The basic differences between two-stroke and four-stroke motors: Four-stroke motors function on gas alone. Two-stroke engines work with a mix of both gas and oil (added not to the fuel but to the engine itself), which results in better fuel economy.
3. Fuel Injection TypesOutbound motors use one of the three fuel injection systems: Direct Fuel Injection (DFI), Electronic Fuel Injection (EFI) and carbureted system. One of the primary differences between the three types is the way they operate.
- Carbureted systems are the oldest, but they have some disadvantages. They lag behind the DFI and EMI alternatives in terms of fuel economy.
- DFI systems inject fuel right into the engine cylinders. Carbureted systems rely on the airflow and fuel amount that enter the engine.
- EFI, as you might have guessed, refers to the system that controls the air and the fuel using electronic systems.
Of these three fuel injection types, the carbureted systems are the least expensive. However, when you weigh in all the qualities, both EFI and DFI come out as far better choices.
4. The HorsepowerWhat's one great way to determine the perfect horsepower for your boat? Begin by asking yourself a few basic questions:
- What kind of cruising speed do you have in mind?
- What kind of fuel cost are you looking at?
- How many passengers do you want to carry?
- Smaller boats (such as dinghies, canoes and sailboats) for lake boating and smaller bodies of water should find a maximum of 10 horsepower to be enough.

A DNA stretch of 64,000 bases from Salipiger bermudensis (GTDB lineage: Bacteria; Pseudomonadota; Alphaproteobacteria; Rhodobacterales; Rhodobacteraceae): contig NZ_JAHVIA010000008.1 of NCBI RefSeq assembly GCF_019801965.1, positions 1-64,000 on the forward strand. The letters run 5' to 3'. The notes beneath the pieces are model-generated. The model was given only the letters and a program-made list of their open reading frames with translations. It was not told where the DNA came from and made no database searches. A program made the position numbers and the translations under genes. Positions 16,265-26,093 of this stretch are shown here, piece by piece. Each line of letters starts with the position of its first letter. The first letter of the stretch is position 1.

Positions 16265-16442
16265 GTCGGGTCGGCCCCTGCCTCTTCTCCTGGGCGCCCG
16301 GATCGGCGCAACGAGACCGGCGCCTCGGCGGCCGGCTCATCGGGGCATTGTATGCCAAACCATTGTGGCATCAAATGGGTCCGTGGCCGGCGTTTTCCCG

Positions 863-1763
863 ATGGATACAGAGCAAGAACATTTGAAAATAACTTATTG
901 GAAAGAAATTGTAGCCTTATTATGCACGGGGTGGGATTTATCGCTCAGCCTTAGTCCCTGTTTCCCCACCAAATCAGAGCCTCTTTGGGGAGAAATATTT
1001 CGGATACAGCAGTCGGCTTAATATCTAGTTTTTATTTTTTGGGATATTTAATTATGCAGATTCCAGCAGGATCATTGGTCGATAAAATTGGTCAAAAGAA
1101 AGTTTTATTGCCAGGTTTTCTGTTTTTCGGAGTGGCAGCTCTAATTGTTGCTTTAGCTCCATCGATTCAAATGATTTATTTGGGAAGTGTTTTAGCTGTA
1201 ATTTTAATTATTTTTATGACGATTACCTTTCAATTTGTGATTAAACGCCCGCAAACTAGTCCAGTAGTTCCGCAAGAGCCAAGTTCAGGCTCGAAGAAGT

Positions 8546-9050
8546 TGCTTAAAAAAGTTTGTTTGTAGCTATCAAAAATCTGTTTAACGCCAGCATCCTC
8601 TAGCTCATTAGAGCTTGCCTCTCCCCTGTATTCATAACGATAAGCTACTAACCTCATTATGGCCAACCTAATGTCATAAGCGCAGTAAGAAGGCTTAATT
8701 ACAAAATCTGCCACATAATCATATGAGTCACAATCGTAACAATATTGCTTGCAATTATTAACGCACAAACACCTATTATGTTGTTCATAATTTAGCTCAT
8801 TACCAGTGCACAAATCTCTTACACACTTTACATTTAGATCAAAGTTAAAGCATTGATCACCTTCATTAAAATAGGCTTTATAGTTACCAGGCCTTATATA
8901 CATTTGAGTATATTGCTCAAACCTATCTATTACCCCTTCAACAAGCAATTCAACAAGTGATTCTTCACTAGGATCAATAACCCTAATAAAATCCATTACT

- Longer, lighter boats (such as 10-foot and 15-foot fiberglass or aluminum boats) require a 15-20 horsepower range for good power.
- Boats in the 15 to 25-foot range need a 75-90 horsepower to indulge in leisurely activities like coastal fishing. However, if you want to go faster and travel further, you'll need nearly 300 horsepower for the same boat lengths.
- Boats over 25 feet work well with two outboard motors in the 200-300 horsepower range (rather than a single outboard). This extra power helps you go over a distance quickly and make a quick comeback, something you'll want if you're into fishing.
Outboard Motor Maintenance Tips
Once you've made the purchase, the next step is taking care of your outboard motor so you can get your money's worth. With some basic boat tools, you can prevent some major issues from rising. Here are a few boat maintenance tips for outboard motors:
Check the fuel line and primer bulb periodically for any signs of wear and tear. This will ensure to catch and avoid any leaks or weak spots beginning to form.